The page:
Despite making just three appearances in the Analects, Sima Niu (司馬牛) succeeded in keeping his name preserved for posterity while many far more deserving figures had theirs disappear into obscurity.
It’s not as if he comes up with any stunning intellectual or ethical insights in the three brief and rather melodramatic appearance he makes in Book 12 of the Analects either. At best, he functions as a foil for Confucius to expound in detail on the nature of goodness and leadership and for Zixia to utter the famous phrase: “within the four seas all men are brothers” – which ironically is often misattributed to the sage himself rather than his dour follower!
The true identity of Sima Niu isn’t totally clear either. In the Records of the Historian, Sima Qian gives no details of his life or family background, simply saying: “Sima Niu was a follower of Confucius; his given name was Geng, and courtesy name Ziniu.” The great historian’s brevity is a little surprising given that the commonly accepted story of who Sima Niu was has plenty of the juice that he liked to include in his accounts, but then again wasn’t exactly short of colorful figures to write about.
According to most commentators, Sima Niu was a minister of the state of Song who came from a powerful family as descendants of Duke Huan of Qi (齊桓公) is recorded in the Commentary of Zuo (左傳/Zuǒ zhuán) as visiting the state of Lu in 483 BCE. He had at least two other older brothers, the eldest of whom, Huan Tui (桓魋), the minister for military affairs, was plotting a coup to overthrow Duke Jing, the ruler of the state of Song. A second brother, Xiang Chao, another senior minister, was also said to be in on the plan.
To add a further dash of spice to the mix, Huan Tui had tried to assassinate Confucius himself in 492 BCE when the sage visited the state to prevent him from visiting the duke. Not surprisingly, however, his hairbrained scheme to chop down a tree that Confucius and his followers were holding a ritual under in order to crush them to death ended in abject failure. See 7.22.
Rather than ask Confucius directly what he should do about his eldest brother’s plans, Sima Niu couches his first question in general terms in 12.3 with an enquiry about the nature of goodness. This gives Confucius, who was presumably aware of the situation, the opportunity to warn the reputedly loquacious and impulsive Sima Niu to be “cautious in speech” to avoid getting in any unnecessary trouble while coming to a decision. Very sensibly, however, Confucius doesn’t give him any specific advice on how to deal with the exquisite dilemma he faces: as a loyal official, should he alert his ruler of his brother’s nefarious plot or, as a filial brother, should he support Huan Tui or at the very least keep his mouth shut to keep him away from the executioner’s sword?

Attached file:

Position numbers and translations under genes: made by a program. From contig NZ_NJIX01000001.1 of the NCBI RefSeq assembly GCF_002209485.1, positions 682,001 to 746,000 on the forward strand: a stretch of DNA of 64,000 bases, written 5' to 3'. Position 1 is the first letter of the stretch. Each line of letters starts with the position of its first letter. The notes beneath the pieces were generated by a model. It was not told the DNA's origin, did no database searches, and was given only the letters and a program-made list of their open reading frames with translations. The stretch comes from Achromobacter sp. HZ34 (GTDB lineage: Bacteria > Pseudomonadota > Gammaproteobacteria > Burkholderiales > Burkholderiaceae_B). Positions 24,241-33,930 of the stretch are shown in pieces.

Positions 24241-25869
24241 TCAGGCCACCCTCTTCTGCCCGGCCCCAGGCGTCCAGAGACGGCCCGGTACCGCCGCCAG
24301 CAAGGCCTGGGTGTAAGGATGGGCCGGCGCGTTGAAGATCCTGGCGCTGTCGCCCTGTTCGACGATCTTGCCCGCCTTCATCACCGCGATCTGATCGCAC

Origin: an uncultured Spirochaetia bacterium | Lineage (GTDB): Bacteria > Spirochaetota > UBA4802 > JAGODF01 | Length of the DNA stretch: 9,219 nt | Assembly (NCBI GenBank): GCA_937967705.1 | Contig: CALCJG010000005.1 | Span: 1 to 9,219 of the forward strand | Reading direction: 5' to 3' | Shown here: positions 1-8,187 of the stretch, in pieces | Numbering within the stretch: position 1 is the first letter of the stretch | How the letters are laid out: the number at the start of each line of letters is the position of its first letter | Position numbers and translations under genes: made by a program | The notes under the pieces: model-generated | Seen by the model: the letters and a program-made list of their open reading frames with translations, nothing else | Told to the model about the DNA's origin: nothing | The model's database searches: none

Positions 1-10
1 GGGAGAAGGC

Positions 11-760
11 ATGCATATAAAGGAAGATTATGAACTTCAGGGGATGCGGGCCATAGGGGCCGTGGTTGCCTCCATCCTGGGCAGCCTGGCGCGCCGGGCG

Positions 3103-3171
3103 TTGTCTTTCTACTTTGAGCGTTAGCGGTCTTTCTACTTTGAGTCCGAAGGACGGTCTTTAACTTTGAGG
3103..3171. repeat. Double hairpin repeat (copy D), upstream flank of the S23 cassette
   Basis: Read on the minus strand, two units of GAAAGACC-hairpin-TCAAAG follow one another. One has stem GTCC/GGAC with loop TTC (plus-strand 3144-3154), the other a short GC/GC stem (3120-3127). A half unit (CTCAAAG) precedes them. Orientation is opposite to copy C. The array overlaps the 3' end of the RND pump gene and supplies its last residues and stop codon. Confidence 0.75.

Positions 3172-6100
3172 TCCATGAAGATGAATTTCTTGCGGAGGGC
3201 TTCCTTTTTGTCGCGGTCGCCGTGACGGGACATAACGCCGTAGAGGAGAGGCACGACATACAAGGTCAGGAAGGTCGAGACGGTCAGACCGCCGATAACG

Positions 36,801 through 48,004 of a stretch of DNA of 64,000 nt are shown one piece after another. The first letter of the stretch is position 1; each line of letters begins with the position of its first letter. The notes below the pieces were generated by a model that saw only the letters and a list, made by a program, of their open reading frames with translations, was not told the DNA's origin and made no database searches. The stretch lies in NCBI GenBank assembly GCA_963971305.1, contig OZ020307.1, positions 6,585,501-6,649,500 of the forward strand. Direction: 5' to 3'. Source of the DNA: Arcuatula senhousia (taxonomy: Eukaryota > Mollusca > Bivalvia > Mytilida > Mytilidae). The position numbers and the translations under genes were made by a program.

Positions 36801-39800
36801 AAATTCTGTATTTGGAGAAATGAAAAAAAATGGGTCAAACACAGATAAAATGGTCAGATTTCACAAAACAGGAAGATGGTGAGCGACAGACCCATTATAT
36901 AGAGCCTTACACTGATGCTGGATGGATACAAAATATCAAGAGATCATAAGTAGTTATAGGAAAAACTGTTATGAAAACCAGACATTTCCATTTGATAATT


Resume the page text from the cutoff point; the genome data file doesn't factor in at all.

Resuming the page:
In 12.4, Sima Niu pushes Confucius for further assurance by asking him what makes a leader. Confucius responds by saying that he has nothing to worry about as long as “he looks inside himself and finds nothing wrong.” It’s worth noting, however, that once again he refuses to give Sima Niu specific advice on what his actions should be. It is up to Sima Niu to resolve his dilemma.
Ultimately, it appears that Sima Niu may have either ignored Confucius’s advice or used it as an excuse to do nothing. Although he didn’t get involved in Huan Tui’s coup, he didn’t warn Duke Jing of it either and had to resign his official post and flee to the state of Lu in 481 BCE after the uprising was put down.
Even though his two siblings managed to escape from Song, a doleful Sima Niu laments in 12.5: “All men have brothers; I alone have none.” This earns him the famous riposte, which is often misattributed to Confucius, from the follower Zixia that “Within the four seas all men are brothers” if they share the same ethical values.
Nothing is known about Sima Niu’s later life after this episode. Even though he is listed as a follower of Confucius, he doesn’t appear to have had a particularly close relationship with the sage or any made any major scholarly accomplishments.
(1) Sima Niu (司馬牛) is the courtesy name of Sima Geng (司馬耕), and literally means of “Master of the Horse Ox”. Sima (司馬) was a military title that the family was allowed to use as a surname as descendants of Duke Huan of Qi (齊桓公). He also had a style name of Ziniu (子牛). The family’s “real” surname was Xiang (向).
Sima Niu asked about goodness. Confucius said: “A person who practices goodness is cautious in speech.” Sima Niu said: “Cautious in speech? Is that what you call goodness?” Confucius said: “When something is difficult to do, how is it possible not to be cautious in speaking about it?”
Sima Niu asked: “What makes a leader?” Confucius said: “A leader has no anxiety or fear.” Sima Niu said: “No anxiety or fear? That’s what makes a leader?” Confucius said: “When he looks inside himself and finds nothing wrong, what does he have to be anxious about or fear?”
Sima Niu was full of sorrow: “All men have brothers; I alone have none.” Zixia said: “I have heard this: life and death are ordained by fate; wealth and honors are assigned by heaven. A leader always shows respect and courtesy to others. Within the four seas all men are brothers. How could a leader complain that he has no brothers?”